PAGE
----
Flushed with pride: Once the star of adland, Garry Lace isn't ashamed to sell billboards in toilets

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Garry Lace is one of the most controversial figures in advertising and so it was to be expected that his recent re-emergence at a company specialising in "washroom media" would provoke snide comments that his career had gone down the toilet.

Such bitching is, says Lace, "water off a duck's back". Having attained CEO status at TBWA London by the age of 32 and then gone on to run two more of the capital's top creative agencies – only to leave them both in short order and amid much intrigue – he has experienced enough jealousy and office back-biting to last a working lifetime. His story is one of poisonous emails, betrayal, hard partying and mass sackings. But, in his first interview in five years, he says he has emerged the stronger for all of it. Still only 40, he is relaxed and it's clear his confidence in his own sharply-defined philosophy for running a media business wavers not a jot.

After outlining his new role as managing director of Admedia, a company that sells outdoor advertising space in bars, gyms, shopping centres and motorway service stations across Britain, he borrows a notebook to sketch out a graph with four boxes. He scores members of a company's workforce on "ability" and "attitude", thus determining which employees to keep, and which to let go.

"When you have people with high attitude, who are brilliant at their job, they're the people you throw money at every day of the week," he says pointing at the top corner. "But these people here who have incredibly high ability but their attitude sucks, these people are toxic. Because they are clever but hate the company they are capable of standing around the coffee machine and intelligently articulating why the company is shit."

That's them gone then. "Then, people here are the ones that (business guru) Jack Welch says you've got to get rid of every year, the 10 percenters, low attitude, low ability," Lace continues, before pointing to the low ability/ high attitude corner. "But these people here are really up for it but not as developed, these are the people you have to throw your training budget at."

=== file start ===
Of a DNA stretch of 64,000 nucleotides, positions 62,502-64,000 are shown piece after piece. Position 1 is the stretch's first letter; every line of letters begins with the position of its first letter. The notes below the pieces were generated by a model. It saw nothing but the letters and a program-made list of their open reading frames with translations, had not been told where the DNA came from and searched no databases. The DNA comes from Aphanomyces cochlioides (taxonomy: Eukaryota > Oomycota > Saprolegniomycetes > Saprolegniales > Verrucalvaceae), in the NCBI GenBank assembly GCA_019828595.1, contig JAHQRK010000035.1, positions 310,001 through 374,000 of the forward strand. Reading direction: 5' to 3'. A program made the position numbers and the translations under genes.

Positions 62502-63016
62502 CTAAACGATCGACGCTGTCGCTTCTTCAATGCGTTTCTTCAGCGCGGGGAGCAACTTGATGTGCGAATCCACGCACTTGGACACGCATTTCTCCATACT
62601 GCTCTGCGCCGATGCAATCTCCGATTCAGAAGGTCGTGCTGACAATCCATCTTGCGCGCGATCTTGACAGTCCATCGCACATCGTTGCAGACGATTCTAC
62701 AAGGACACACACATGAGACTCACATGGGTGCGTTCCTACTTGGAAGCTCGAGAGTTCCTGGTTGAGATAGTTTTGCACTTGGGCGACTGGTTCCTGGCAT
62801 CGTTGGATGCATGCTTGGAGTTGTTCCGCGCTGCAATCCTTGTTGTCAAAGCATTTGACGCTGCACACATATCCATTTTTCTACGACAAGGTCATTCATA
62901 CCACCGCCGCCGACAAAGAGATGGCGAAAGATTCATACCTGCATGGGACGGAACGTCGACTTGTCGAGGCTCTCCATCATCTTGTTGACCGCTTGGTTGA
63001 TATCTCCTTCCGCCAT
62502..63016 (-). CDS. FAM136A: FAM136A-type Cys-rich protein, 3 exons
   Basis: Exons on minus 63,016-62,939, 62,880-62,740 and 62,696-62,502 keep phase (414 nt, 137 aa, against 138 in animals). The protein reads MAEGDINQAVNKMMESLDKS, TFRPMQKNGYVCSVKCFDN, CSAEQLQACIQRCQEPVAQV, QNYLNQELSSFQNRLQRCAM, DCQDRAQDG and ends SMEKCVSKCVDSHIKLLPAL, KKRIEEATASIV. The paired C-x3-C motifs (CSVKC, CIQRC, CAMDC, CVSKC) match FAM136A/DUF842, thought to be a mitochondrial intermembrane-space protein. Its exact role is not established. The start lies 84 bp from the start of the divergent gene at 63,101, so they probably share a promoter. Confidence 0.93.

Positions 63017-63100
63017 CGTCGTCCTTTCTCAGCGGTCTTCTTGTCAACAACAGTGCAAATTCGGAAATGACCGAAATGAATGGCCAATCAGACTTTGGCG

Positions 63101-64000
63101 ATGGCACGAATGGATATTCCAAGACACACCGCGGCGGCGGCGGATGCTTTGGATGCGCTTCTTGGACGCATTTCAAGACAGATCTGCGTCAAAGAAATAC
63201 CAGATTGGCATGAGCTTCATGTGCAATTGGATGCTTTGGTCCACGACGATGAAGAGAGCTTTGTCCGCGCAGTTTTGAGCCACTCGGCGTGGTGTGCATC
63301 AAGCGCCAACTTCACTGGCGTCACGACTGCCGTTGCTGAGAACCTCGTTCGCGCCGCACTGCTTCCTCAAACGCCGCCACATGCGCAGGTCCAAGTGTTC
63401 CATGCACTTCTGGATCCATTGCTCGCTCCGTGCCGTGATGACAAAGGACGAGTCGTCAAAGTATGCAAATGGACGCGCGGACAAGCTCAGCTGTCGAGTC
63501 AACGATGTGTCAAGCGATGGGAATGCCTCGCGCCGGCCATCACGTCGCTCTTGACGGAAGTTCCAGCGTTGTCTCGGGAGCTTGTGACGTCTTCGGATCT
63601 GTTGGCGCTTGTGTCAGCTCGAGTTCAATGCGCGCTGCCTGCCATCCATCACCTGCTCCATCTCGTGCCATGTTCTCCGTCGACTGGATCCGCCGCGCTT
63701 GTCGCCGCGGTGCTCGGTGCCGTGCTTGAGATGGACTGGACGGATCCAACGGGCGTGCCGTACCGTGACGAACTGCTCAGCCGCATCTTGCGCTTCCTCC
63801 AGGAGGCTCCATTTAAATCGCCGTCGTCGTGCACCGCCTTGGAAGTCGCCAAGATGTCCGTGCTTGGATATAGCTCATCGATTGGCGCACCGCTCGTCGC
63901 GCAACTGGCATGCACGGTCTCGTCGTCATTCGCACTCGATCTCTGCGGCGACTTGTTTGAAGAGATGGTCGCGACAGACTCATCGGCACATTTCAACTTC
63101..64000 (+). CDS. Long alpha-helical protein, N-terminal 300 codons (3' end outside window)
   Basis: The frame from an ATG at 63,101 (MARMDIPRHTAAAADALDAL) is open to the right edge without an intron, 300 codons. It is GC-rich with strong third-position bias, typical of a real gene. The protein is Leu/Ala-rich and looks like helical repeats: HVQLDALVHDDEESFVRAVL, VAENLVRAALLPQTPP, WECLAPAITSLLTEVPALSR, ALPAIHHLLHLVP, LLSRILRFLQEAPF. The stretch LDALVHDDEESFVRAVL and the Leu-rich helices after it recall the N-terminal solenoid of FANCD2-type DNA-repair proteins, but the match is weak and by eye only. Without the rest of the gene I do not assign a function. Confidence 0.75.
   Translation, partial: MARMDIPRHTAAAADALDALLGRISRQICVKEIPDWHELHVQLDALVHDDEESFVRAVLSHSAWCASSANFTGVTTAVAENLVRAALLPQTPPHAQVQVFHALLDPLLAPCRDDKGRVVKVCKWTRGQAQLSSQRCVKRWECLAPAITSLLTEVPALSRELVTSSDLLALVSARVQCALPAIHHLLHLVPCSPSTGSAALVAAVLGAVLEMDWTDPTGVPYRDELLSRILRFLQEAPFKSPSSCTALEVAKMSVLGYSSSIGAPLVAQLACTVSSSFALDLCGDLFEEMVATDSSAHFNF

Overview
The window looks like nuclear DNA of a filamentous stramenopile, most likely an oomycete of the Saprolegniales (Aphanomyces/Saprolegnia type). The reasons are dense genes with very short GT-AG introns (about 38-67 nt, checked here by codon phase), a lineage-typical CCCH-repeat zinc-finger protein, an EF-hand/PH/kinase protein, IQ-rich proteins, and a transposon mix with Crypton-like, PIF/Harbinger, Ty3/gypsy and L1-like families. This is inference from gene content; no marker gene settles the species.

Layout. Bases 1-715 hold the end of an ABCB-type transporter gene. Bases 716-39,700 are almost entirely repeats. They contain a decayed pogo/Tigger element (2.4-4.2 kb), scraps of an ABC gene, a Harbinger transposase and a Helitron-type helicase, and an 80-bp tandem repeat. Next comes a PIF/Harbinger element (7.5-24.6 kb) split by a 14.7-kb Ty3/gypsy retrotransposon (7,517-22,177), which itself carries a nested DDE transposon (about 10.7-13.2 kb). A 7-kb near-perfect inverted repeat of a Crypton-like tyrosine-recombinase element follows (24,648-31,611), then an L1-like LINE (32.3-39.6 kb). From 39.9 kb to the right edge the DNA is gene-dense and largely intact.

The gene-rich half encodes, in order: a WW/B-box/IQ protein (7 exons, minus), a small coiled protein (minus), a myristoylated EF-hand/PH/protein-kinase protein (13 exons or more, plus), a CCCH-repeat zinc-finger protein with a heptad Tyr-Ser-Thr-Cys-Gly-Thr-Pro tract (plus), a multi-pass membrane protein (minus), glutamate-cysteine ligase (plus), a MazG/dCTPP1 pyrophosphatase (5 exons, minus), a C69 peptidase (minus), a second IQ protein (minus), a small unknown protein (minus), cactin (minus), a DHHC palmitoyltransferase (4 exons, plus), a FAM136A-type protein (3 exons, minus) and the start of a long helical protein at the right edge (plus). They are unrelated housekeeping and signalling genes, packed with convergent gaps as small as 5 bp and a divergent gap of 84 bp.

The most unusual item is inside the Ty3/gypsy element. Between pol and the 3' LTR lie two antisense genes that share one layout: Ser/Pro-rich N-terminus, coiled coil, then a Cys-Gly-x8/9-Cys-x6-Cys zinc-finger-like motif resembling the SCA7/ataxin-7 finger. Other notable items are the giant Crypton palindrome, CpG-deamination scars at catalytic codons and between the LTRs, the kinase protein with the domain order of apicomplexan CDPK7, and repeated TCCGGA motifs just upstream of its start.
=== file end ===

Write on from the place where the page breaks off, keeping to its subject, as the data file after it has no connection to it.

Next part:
It was that matrix that informed his decision to make 55 staff redundant at Grey London as he attempted to transform the agency's reputation before his own acrimonious departure in 2004.

"I had inherited what people perceived to be – whether it was or it wasn't – the most boring agency in the world. The old gags about Grey by name were very famous," he says. "I made a conscious decision that I was going to change the perception of the business, but to move the dial even 10 degrees I had to take the dial occasionally to 180 degrees."

That included putting a bar in the reception. "The point is not the bar but what the bar does and what it did in Grey's case was it created a place for people to congregate after work that allowed them to become better friends, that created a better atmosphere in the office.

"And it gave us somewhere to take clients after we'd finished meetings."

He says he had begun turning the agency around, attracting a raft of new business, when he dramatically walked out the door after an anonymous email suggested he was planning to go into business with one of the agency's clients, Drew Thomson, the managing director of AirMiles.

It wasn't so much the claim itself ("Even before the email came out, I had made the decision to leave Grey to pursue something else with Drew", Lace confirms) but the suggestion of something underhand. "It was a horrible attempt to undermine me and I discovered last year who it was, by virtue of the fact that somebody wrote to me with pretty irrefutable evidence. I shall just keep that in my back pocket I think," he says. "Because of the email and the PR it generated, as the CEO and the person at the centre of it I made the decision to leave."